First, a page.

New on the A380 are the two MFDs at the center of the front panel, flanking the system display. The MFDs provide an easy-to-use interface to the flight management system (FMS)–replacing three multifunction control and display units (MCDUs). (A larger FMS interface was a key issue in the cockpit design.) The FMS pages will have ease-of-use features, such as folder tabs that allow quick access to groups of related functions. The MFDs also provide a full-page interface to ATC communications and surveillance functions, as well as a backup interface to the flight control unit (FCU), used to control the autoflight (autopilot) system and the electronic flight instrument system (EFIS). The ATC mailbox will replace the two data link control and display units (DCDUs) previously used for ATC messaging.

The cockpit display system also is designed to be reconfigurable. In the case of an MFD failure, for example, the interfaces to the FMS, surveillance system, ATC and (backup) FCU–which the MFD had supported–will become accessible through the navigation display.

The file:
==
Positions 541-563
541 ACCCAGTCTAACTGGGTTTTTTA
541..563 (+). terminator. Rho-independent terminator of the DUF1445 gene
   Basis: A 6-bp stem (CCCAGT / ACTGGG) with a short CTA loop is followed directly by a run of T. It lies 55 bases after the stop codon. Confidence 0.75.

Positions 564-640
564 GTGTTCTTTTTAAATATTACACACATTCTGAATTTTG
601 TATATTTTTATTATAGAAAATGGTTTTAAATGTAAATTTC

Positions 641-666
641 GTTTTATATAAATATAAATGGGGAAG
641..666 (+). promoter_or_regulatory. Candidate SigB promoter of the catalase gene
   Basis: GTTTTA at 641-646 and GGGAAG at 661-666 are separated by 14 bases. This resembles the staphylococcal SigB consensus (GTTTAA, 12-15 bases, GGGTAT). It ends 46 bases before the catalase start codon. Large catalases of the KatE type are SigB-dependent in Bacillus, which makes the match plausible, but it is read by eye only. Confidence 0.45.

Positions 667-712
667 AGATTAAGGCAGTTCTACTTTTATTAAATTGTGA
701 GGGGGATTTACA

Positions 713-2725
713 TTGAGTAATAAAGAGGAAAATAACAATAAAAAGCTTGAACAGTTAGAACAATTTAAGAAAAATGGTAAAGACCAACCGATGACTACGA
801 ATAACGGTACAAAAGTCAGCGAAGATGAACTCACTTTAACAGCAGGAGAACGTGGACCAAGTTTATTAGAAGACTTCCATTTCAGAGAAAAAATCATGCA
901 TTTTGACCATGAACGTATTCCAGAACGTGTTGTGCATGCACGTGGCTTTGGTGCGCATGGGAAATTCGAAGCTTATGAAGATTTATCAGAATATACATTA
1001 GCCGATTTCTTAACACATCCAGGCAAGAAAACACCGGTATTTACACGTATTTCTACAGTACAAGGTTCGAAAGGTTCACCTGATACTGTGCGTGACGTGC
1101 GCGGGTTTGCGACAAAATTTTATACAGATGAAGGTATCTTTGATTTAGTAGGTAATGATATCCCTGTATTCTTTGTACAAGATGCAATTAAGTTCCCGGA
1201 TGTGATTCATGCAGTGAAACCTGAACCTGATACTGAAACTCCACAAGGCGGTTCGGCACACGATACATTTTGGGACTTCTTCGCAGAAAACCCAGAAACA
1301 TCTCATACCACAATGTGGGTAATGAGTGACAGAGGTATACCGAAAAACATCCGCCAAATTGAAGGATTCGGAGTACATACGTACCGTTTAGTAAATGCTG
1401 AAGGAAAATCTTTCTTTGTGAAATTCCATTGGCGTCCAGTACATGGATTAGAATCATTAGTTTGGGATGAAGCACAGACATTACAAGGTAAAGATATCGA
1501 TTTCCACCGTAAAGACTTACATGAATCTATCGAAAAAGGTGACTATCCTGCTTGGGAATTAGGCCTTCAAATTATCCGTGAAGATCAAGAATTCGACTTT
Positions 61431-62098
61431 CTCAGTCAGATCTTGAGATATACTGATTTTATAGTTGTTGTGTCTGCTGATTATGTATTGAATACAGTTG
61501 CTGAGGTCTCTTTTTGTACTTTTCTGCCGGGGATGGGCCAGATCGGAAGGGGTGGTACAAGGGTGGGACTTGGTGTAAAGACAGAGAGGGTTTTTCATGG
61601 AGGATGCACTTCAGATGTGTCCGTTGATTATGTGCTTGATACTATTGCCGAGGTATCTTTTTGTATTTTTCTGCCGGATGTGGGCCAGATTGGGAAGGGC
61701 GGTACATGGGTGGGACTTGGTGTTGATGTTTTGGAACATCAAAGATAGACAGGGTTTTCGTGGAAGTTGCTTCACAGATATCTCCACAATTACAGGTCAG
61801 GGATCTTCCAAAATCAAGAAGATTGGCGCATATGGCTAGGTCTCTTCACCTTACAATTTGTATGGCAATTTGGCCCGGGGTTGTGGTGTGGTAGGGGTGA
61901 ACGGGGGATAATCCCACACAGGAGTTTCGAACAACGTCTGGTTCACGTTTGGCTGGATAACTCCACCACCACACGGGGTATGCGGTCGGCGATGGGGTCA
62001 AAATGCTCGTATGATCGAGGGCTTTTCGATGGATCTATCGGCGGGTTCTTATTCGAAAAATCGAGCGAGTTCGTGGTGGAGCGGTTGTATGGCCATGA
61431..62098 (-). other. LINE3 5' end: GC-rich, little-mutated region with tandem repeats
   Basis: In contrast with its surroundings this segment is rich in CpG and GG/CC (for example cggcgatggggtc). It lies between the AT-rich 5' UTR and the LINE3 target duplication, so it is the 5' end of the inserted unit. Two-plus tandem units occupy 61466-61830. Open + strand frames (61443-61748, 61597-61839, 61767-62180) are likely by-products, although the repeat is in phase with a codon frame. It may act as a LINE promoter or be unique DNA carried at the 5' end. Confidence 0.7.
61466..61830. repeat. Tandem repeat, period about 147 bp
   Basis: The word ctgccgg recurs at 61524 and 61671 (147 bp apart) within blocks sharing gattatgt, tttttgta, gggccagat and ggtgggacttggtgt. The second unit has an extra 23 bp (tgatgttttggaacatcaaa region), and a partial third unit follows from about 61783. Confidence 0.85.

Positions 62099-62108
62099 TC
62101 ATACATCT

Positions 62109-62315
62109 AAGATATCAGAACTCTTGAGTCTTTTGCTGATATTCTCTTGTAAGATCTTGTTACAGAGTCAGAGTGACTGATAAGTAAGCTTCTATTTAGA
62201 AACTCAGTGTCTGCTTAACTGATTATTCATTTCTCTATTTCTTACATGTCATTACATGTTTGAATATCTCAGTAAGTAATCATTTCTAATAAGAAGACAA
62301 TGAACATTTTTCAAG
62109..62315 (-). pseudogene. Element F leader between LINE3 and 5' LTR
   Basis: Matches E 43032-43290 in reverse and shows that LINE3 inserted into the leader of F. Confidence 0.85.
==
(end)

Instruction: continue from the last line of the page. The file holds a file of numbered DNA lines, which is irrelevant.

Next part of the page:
Thales plans to deliver the first four complete cockpit systems–including the PFD, systems displays and "test" screen presentations–by mid-2003 for use on Airbus integration rigs. Each system includes eight displays and two keyboard and cursor control units (KCCUs). Thales is implementing the commercial aviation cockpit display standard, ARINC 661, which supports interactivity and permits display presentation software to be developed independently from the underlying hardware and core graphic software. The FCU, also supplied by Thales, will be delivered in June 2003. The glare shield-mounted panel is independent from the cockpit display system.

Vertical Position/Weather

Another striking feature in the A380 is the vertical position/weather display, in the lower portion of the navigation display. It presents a vertical profile of the flight path, with altitude on the vertical axis and distance on the horizontal axis. Terrain information provided by the terrain awareness warning system (TAWS) database is painted in brown along the bottom, the flight path is projected in green, and the aircraft icon is drawn in yellow.